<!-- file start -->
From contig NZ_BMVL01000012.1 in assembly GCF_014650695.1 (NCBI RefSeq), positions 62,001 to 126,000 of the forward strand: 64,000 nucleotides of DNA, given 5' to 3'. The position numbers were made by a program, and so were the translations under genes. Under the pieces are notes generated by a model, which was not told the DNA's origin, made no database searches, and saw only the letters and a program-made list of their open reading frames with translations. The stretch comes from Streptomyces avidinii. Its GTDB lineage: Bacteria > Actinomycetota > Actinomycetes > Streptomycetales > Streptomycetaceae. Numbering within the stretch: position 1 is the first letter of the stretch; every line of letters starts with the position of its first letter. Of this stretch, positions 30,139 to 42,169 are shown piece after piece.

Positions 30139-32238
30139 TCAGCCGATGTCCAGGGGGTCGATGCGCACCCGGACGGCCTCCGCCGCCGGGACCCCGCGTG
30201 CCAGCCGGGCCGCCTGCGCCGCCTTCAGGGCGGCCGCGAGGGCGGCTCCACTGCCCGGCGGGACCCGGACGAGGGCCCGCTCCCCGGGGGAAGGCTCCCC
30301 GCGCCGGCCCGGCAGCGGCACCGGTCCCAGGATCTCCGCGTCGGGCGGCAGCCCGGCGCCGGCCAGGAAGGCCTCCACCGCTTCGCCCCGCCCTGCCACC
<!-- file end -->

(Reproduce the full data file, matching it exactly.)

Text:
From contig NZ_BMVL01000012.1 in assembly GCF_014650695.1 (NCBI RefSeq), positions 62,001 to 126,000 of the forward strand: 64,000 nucleotides of DNA, given 5' to 3'. The position numbers were made by a program, and so were the translations under genes. Under the pieces are notes generated by a model, which was not told the DNA's origin, made no database searches, and saw only the letters and a program-made list of their open reading frames with translations. The stretch comes from Streptomyces avidinii. Its GTDB lineage: Bacteria > Actinomycetota > Actinomycetes > Streptomycetales > Streptomycetaceae. Numbering within the stretch: position 1 is the first letter of the stretch; every line of letters starts with the position of its first letter. Of this stretch, positions 30,139 to 42,169 are shown piece after piece.

Positions 30139-32238
30139 TCAGCCGATGTCCAGGGGGTCGATGCGCACCCGGACGGCCTCCGCCGCCGGGACCCCGCGTG
30201 CCAGCCGGGCCGCCTGCGCCGCCTTCAGGGCGGCCGCGAGGGCGGCTCCACTGCCCGGCGGGACCCGGACGAGGGCCCGCTCCCCGGGGGAAGGCTCCCC
30301 GCGCCGGCCCGGCAGCGGCACCGGTCCCAGGATCTCCGCGTCGGGCGGCAGCCCGGCGCCGGCCAGGAAGGCCTCCACCGCTTCGCCCCGCCCTGCCACC